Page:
MBA Chart of the Week: Federal Debt Held By the Public


Source: Congressional Budget Office

As of January, U.S. federal debt held by the public stood equal to 77 percent of gross domestic product, the highest level since World War II.

The Congressional Budget Office’s long-term projections (here) show the federal debt rising to 150 percent of GDP over the next 30 years as spending growth continues to outpace revenue growth.

A growing federal debt can impact the economy in multiple ways, both directly and indirectly. A direct impact will be that the amount of interest owed will continue to increase and at an increasing rate because of rising interest rates. As interest owed on the debt becomes a larger part of the federal budget, it will tend to crowd out other spending. It will also tend to crowd out private investment since the federal debt will claim so many resources, further raising interest rates and slowing economic growth.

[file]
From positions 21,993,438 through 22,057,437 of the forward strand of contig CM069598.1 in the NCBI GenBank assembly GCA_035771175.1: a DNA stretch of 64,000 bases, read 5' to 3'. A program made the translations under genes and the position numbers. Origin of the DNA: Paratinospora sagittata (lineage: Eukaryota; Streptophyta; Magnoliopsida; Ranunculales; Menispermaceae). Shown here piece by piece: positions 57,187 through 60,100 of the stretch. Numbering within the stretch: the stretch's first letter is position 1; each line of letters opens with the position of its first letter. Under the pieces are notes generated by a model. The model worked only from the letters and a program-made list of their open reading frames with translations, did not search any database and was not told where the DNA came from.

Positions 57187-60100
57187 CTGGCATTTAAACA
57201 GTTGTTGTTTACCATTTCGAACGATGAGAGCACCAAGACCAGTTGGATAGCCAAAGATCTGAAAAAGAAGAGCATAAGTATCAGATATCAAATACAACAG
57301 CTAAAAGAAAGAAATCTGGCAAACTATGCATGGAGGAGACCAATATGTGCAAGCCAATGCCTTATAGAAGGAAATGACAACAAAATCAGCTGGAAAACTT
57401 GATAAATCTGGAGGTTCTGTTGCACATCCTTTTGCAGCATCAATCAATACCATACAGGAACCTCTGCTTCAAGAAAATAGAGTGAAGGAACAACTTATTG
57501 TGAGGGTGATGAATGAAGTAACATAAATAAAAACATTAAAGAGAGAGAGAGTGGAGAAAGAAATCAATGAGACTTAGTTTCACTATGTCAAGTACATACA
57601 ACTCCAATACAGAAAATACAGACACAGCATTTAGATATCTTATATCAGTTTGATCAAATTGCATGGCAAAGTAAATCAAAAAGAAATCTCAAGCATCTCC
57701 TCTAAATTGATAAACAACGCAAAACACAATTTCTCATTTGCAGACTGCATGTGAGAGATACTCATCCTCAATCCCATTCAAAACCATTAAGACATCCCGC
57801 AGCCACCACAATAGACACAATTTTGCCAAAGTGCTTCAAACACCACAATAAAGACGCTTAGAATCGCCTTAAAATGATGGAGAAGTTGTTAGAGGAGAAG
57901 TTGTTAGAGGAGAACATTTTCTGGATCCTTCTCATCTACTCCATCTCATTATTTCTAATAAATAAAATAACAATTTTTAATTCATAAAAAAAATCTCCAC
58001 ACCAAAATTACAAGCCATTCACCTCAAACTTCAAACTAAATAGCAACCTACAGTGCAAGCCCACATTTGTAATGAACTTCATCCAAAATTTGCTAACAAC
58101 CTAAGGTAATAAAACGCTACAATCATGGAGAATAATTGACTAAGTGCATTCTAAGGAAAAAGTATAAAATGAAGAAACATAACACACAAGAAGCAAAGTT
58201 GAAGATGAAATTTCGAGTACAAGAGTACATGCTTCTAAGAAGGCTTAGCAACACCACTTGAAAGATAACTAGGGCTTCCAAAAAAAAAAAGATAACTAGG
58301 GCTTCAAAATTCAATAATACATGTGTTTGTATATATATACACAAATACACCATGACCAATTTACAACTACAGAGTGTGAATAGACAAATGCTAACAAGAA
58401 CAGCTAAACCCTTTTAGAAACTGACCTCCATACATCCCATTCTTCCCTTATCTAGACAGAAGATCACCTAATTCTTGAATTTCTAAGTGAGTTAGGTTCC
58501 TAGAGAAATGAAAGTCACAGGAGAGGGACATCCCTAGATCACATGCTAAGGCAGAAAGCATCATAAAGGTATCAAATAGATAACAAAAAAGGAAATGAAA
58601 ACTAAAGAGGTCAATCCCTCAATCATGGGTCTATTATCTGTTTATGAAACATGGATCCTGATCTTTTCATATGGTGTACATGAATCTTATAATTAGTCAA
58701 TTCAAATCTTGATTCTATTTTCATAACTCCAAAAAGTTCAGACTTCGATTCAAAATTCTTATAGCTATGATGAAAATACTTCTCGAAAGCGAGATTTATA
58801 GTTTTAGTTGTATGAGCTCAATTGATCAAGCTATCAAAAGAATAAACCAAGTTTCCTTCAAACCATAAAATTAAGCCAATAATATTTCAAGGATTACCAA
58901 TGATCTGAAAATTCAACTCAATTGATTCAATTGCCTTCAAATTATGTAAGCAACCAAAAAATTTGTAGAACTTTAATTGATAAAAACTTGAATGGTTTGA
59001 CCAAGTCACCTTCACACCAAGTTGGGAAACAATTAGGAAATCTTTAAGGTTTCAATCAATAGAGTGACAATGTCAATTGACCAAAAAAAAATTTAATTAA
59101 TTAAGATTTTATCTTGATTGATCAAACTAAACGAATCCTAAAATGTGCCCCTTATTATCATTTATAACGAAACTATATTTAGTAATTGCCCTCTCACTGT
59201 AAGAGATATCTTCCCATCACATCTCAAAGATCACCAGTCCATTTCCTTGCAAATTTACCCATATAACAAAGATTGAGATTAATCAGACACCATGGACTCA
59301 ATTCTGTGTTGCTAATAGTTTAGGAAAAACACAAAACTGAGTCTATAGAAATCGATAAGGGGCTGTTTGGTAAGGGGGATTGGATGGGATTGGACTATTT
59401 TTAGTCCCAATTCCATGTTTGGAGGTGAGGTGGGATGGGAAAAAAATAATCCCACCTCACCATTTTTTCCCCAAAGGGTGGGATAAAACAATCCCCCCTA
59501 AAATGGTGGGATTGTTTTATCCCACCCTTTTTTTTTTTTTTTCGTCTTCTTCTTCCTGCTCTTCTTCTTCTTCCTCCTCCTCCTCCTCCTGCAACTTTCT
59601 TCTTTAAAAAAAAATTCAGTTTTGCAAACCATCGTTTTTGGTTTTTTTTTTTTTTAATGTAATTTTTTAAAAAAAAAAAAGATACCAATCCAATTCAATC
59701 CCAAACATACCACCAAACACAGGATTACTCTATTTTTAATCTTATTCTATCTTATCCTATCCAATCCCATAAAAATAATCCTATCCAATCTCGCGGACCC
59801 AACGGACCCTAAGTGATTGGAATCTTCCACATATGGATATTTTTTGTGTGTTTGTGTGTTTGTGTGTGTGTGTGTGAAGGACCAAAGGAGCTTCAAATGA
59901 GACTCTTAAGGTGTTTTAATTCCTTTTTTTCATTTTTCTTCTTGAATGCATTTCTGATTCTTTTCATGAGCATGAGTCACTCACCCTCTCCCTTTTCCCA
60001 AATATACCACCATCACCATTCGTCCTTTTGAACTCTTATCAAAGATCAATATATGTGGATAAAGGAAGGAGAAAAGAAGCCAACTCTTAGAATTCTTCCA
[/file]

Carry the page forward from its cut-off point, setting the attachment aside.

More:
As the CBO notes, the rising debt could also impair the government’s ability to respond to a crisis and could increase the likelihood of a fiscal crisis in which investors begin to doubt the ability of the U.S. to repay its debt.

Most importantly for the mortgage market, this is another factor likely to put upward pressure on mortgage rates over the medium term.

(Michael Fratantoni is chief economist and senior vice president of research and economics with the Mortgage Bankers Association. He can be reached at Lynn Fisher is vice president of research and economics with MBA; she can be reached at Joel Kan associate vice president of economic forecasting with MBA; he can be reached at